The Governor of the Bank of Canada, Mark Carney, stated on Wednesday that his fondness of raising interest rates is becoming “less imminent” in view of the risks it puts the economic growth amidst tepid global demand and high household debt in Canada. Carney confessed in the press release that “the case for adjustment of interest rates has become less imminent,” still stating that “over time, rates are more likely to go up than not.”
The statement was made by Carney after the Bank had released its newest monetary policy report, which forecasted a comparatively healthy growth for Canada in the coming year generally because of the improved exports as the global economy begins to restore. The declaration of the bank included that Canada’s actual gross domestic product has only beefed up by one per cent in the July-September period, which can be related to the momentary factors and unexpectedly weak global conditions. This figure was the half of the predictions made previously in July.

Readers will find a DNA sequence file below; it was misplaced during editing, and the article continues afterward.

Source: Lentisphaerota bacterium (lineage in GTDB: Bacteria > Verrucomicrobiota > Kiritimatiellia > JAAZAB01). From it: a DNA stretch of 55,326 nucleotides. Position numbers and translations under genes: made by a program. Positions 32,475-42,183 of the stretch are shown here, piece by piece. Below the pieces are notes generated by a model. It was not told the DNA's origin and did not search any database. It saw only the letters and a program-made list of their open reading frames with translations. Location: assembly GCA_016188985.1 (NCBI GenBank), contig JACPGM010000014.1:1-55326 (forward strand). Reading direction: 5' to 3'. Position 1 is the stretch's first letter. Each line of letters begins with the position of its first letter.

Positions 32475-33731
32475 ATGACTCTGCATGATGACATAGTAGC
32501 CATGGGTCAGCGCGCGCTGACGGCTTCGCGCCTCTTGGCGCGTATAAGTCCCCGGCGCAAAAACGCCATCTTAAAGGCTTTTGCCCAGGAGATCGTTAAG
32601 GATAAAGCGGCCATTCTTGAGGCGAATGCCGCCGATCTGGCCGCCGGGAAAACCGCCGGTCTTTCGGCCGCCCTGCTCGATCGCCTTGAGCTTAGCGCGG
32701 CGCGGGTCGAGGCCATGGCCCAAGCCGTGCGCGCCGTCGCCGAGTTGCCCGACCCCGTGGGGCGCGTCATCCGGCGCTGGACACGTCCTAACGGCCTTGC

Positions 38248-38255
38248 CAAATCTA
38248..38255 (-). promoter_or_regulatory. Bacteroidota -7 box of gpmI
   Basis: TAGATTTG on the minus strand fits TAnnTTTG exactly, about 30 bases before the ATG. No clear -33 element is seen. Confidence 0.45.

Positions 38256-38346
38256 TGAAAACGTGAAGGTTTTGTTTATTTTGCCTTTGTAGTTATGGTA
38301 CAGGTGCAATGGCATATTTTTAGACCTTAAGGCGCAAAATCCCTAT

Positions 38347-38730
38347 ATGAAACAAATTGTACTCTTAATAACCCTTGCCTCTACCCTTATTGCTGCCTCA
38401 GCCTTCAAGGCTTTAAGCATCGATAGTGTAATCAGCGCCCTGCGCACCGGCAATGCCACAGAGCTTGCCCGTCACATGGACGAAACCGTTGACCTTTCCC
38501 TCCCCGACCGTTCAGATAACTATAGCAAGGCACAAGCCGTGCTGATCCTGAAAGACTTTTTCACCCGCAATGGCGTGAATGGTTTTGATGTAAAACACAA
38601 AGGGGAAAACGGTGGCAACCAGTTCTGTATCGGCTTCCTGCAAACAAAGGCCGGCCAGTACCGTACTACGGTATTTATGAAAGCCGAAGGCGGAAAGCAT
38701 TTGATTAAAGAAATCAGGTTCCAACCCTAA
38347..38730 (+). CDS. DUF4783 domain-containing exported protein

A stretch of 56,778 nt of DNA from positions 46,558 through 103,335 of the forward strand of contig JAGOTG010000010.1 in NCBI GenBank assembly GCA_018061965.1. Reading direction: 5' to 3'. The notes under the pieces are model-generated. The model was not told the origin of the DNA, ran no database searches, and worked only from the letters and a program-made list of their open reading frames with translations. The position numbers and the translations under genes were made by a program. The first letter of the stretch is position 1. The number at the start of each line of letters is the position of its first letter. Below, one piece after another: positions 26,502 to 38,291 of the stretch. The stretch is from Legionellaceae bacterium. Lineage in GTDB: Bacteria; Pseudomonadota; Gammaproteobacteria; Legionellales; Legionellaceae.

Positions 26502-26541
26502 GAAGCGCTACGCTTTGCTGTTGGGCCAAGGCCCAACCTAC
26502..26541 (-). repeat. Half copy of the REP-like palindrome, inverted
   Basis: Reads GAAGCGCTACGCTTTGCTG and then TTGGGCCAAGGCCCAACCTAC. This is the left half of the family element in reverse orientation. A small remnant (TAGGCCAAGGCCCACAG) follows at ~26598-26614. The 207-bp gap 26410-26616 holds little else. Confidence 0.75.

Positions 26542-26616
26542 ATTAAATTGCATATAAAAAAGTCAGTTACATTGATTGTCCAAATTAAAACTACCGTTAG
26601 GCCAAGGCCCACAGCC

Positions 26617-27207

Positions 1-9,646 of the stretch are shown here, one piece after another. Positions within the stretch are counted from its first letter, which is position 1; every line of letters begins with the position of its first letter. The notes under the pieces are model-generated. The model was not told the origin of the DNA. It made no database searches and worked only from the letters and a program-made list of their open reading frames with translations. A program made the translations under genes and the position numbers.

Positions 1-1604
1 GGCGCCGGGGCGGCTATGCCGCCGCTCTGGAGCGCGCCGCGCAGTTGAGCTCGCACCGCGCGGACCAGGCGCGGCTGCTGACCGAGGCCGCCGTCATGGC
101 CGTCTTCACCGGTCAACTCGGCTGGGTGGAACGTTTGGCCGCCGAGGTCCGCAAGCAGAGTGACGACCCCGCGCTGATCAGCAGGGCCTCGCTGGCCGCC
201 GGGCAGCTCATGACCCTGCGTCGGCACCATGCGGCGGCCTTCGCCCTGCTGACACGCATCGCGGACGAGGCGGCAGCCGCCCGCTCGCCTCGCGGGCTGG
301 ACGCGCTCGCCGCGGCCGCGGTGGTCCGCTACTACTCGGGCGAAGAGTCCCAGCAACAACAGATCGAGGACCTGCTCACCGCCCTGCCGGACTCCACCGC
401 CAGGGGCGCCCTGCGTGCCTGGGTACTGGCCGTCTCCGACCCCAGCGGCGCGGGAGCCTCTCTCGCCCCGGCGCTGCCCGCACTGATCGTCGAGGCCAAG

However, according to Carney, the key reason for his decision was the temporary production shutdowns in the oilpatch during the summer. He stated that “the bank expects growth in the Canadian economy to pick up in the coming quarters to a somewhat faster pace than that of its production potential.” He added that “the pick-up in growth from its trough in the third quarter of this year is expected to be driven primarily by a modest increase in net exports. This balances ongoing competitiveness challenges (high dollar) with the projected improvement in the growth of foreign activity.”
Strictly Necessary Cookies
Strictly Necessary Cookie should be enabled at all times so that we can save your preferences for cookie settings.
If you disable this cookie, we will not be able to save your preferences. This means that every time you visit this website you will need to enable or disable cookies again.